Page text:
Develop it asap, please.
Otherwise, don’t be in more than one market.
However, who is satisfied with just one market?
That would leave one with a lot of time on one’s hands, wouldn’t it?
Time on hands means looking for another market, and another, and another, till one’s time is fully occupied, and one’s thirst for market activity quenched.
With multiple markets on one’s radar, one needs to bifurcate.
As in time and mind compartmentalisation…
…which basically translates as…
…that when you’re working on the one market, you’re not letting any overhang from another market bother you.
If an overhang is bothering you, take two, or take ten, or take however long it takes to kill the overhang.
Loss, depression, profit, jubilation, exuberation, whatever cause or emotion is prevailing, let its effect come and let it go. Wait for it to go. Then open the next market. The last thing you want is for the other market to be observed and analysed while there’s emotional bias from a former market.
Therefore…market done…market closed…next market. There’s no other formula here.
Most market people are both traders and investors.
This is the area where they really, really need to bifurcate and compartmentalise.
Trading and investing involve diametrically opposite implementation strategies, that is why.
If you’re making changes within your investment portfolio, but are still in the trading mindset, you are going to make major mistakes, which will most definitely disturb whatever balance you have managed to instill within your investment portfolio.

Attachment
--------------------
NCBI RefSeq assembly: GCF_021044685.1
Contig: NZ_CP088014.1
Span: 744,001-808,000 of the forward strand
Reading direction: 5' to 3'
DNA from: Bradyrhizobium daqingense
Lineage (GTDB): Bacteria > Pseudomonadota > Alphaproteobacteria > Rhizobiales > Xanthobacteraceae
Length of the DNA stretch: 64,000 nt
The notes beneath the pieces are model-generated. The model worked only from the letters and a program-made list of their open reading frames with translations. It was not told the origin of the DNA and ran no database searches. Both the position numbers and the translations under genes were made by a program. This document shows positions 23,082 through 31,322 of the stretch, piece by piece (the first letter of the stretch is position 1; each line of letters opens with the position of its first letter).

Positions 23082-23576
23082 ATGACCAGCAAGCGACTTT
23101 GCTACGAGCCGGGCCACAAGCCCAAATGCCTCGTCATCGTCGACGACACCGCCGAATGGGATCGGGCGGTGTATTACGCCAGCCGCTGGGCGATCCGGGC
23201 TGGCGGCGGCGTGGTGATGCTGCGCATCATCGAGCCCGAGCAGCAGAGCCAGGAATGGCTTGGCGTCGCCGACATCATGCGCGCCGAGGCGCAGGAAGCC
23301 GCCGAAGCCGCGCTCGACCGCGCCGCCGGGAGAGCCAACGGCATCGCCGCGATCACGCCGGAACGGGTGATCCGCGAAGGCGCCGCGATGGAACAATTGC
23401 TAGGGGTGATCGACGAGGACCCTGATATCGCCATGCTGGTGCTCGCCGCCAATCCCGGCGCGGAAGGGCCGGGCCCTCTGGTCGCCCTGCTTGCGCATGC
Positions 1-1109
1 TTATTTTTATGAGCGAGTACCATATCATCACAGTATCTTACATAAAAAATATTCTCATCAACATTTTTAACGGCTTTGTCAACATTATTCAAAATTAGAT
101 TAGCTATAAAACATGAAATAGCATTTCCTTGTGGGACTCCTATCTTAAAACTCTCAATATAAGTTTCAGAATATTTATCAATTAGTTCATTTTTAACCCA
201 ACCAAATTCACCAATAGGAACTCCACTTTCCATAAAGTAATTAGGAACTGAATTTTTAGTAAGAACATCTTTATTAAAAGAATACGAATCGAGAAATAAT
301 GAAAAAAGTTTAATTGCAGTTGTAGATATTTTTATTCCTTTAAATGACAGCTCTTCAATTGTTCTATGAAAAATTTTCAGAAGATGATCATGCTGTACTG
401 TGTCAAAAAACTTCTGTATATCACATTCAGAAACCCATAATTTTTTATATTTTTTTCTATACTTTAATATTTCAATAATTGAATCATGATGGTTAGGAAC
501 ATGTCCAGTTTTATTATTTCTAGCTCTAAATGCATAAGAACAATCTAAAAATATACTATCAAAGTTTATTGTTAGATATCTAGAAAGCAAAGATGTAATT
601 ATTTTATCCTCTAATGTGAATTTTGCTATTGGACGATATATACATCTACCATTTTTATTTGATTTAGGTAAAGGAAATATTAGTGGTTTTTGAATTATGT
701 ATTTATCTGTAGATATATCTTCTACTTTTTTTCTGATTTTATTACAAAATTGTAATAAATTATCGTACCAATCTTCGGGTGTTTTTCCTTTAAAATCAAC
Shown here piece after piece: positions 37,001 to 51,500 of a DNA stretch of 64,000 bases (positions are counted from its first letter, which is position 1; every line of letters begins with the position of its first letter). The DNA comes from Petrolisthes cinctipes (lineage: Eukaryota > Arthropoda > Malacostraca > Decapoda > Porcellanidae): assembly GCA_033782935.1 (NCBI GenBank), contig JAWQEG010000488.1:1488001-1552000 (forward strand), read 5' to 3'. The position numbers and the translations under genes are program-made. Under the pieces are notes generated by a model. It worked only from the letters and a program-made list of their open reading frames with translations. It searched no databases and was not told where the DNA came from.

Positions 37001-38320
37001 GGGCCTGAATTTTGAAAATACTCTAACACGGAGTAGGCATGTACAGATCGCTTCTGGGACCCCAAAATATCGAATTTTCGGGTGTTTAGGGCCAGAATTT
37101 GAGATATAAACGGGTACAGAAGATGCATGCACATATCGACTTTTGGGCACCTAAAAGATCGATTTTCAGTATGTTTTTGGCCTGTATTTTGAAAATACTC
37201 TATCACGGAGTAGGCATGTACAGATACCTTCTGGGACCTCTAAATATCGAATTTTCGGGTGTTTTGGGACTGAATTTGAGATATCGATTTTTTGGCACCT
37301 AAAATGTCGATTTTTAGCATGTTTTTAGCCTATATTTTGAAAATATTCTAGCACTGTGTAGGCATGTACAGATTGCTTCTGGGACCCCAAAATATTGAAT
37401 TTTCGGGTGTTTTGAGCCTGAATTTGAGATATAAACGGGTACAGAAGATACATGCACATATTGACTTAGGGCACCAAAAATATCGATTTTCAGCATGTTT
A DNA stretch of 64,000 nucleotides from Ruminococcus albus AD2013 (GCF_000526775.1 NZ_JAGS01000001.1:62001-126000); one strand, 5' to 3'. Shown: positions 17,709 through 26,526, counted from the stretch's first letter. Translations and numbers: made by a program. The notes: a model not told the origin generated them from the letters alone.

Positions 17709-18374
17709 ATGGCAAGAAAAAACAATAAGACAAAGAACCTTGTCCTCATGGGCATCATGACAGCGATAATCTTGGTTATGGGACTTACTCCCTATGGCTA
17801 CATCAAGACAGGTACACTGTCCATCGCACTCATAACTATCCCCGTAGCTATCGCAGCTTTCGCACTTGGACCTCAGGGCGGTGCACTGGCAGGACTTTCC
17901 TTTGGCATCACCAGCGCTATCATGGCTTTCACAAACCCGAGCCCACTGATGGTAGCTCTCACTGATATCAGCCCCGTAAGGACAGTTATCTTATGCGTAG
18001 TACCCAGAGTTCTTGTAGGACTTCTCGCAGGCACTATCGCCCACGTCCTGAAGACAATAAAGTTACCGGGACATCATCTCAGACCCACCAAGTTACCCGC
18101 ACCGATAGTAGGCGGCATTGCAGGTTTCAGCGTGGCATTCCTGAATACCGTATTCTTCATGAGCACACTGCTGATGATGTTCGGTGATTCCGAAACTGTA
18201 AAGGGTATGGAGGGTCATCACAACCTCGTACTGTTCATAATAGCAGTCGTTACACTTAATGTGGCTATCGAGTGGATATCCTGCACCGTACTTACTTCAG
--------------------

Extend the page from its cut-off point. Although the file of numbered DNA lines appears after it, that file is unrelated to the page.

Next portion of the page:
Similarly, if you’re looking to open a trade and are still in the investing frame of mind, you are optimally poised to botch up your trade big time.
This is how I approach the matter.
I do a first half – second half thing.
The first half during which the markets are open are for investment decisions.
Then there’s lunch.
By lunch, I forget how the first half of the day has been spent. At least, I try and forget.
I let the scrumptious lunch help me drown my memory.
After lunch, the second half starts, which is dedicated to trading decisions.
Strategies used after lunch are diametrically opposite to the ones used before lunch.
This works for me.
There comes a time when there are no more investment decisions to be taken, at least for a while. Markets become expensive, and margin of safety vanishes. One is not thinking of entries. Exits are far, far away, as this is long-term investing. Here is when one can dedicate oneself to one’s trading. One’s got the whole day for it. It’s a great situation, because the need for bifurcation between trading and investing is gone.
Then there comes a time where no trades are developing. Lovely.
Right, pack up, take a break, let’s go for a short and sweet holiday!